Love is one of those ideals we struggle to describe. Since the beginning, artists, poets, and authors have tried to convey what this four letter word actually means. Were the Beatles correct when they sang,
All you need is love
All you need is love
All you need is love, love
Love is all you need
There is no shortage of images and definitions for love. You can Google those in your own time.
I sense that many of my readers are discouraged. The discouragement we all feel has been intensified since the beginning of the COVID-19 pandemic. Perhaps all we need is love.
As I prepared for my message this Sunday, I was reminded again to reflect on the royal law of love. My preaching text is Matthew 22:1-14. My reflection on love was prompted from my reading of the end of the chapter. (22:37-38) After Jesus silenced the Sadducees, the Pharisees asked him what the greatest commandment was, to which a Jesus replied that it was to love God with our total self and to love our neighbor as our selves. Jesus quoted Leviticus 19:18 when he said this. The Bible reveals the Royal law of love which was embodied through the Incarnation of Jesus.
The Royal law of love is the way in which God’s amazing covenant love for His people impacts the ways in which they treat one another. We see the importance of both our relationship to God and other image bearers throughout the Bible and especially in the Ten Commandments. Think in terms of our vertical and horizontal relationships.
The late F. Leroy Forlines said, “The revelation of God’s love reaches a high point with Jesus. Jesus had compassion in action. He was moved with compassion when he saw the sick, the bereaved, and the hungry.” (Quest for Truth, 74)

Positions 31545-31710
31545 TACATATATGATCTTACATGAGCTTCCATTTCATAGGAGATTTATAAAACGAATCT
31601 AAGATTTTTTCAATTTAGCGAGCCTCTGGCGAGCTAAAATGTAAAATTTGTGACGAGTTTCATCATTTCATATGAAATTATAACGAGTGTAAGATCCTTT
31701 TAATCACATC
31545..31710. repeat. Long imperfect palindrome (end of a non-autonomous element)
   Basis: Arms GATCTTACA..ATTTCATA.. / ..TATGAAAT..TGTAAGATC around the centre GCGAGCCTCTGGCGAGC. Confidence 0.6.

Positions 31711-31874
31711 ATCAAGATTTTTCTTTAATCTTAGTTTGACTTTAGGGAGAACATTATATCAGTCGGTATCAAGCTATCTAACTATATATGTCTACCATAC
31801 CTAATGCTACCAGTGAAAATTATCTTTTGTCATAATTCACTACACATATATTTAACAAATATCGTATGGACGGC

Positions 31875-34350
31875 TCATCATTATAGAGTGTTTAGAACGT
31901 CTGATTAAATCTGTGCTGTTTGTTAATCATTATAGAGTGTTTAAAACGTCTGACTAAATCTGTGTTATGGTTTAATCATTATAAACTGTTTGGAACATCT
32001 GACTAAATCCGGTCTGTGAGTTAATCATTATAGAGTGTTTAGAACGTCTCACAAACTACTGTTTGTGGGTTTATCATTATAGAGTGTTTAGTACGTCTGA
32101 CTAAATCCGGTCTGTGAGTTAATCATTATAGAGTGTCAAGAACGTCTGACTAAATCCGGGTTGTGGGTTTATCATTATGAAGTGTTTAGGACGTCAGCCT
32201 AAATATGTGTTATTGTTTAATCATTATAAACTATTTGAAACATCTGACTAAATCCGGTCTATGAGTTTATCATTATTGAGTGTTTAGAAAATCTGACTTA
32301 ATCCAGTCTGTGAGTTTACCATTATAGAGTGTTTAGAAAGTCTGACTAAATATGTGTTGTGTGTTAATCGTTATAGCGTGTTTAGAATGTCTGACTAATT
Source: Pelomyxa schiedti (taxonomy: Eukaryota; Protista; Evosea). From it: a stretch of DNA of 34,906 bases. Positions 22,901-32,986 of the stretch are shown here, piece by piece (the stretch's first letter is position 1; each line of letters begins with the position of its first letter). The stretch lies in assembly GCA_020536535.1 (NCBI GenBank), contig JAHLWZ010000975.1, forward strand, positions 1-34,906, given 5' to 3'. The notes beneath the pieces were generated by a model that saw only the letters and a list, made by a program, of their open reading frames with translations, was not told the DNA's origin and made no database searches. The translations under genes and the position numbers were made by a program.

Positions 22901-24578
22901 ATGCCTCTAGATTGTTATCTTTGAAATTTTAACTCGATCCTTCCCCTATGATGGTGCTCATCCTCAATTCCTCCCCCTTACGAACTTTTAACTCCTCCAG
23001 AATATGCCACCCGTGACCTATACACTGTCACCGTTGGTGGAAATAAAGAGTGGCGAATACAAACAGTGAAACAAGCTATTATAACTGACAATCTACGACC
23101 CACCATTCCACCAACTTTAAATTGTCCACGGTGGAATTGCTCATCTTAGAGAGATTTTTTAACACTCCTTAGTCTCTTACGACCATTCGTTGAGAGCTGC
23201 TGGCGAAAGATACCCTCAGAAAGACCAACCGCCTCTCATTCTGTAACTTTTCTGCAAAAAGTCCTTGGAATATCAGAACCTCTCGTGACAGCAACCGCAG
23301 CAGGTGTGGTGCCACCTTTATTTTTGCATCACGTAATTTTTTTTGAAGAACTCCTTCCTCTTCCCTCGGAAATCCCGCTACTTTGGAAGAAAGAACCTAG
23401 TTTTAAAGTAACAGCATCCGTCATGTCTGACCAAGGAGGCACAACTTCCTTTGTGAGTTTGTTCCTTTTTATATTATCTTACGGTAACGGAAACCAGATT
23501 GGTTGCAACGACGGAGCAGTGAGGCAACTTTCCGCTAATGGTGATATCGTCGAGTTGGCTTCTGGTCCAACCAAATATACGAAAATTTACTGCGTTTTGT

Our world is saturated in hate and animosity. We grieve over the brokenness we see, the oppression many feel, and mostly we grieve over a lack of love. The Royal law of love is not some unattainable idea or fairy tale. It was made a reality when the sinless Son of God died for rebels like us. As we allow His love to impact us, it should change the way we relate to one another. You cannot actually love your neighbor well of you don’t love God. You can’t love God first. You have to accept it as a gift.
Brothers and sisters, in a world full of hate we must let our light shine. The Light in us shines in the darkest night. If we want to see our culture change we must implement the Royal law of love in interpersonal relationships and in our commitment to evangelism and discipleship. The most loving thing we can do is point people to Jesus through intentional evangelism. We can’t evangelize people we don’t actually care about or love.
It’s one thing to say you love someone. It’s entirely another matter to demonstrate that love. Do I always love people like I should? Absolutely not. The Holy Spirit reminded me of my shortcomings recently at work. I work in customer service in the food industry. I get so annoyed when my customers roll up to order their food (and roll up their weed while they order!) I felt myself becoming frustrated with these customers recently, then that still small Voice reminded me that these people need Jesus. They are searching for joy in all the wrong places. The Spirit reminded me that I must not love only in word but also in deed. (1 John 3:18) We all fall short in demonstrating love to God and our neighbor. We couldn’t love well without His endless supply of grace.
Meditate on the Royal law of love today, dear reader. Meditate on the scripture passage which appears in the theme image of this post.
Wesley’s hymn, “Love Divine, All Love’s Excelling” is a fitting conclusion for this post.
Love divine, all loves excelling,
Joy of heav’n, to earth come down,
Fix in us thy humble dwelling,
All thy faithful mercies crown.
Jesus, thou art all compassion,
Pure, unbounded love thou art.
Visit us with thy salvation;
Enter ev’ry trembling heart.
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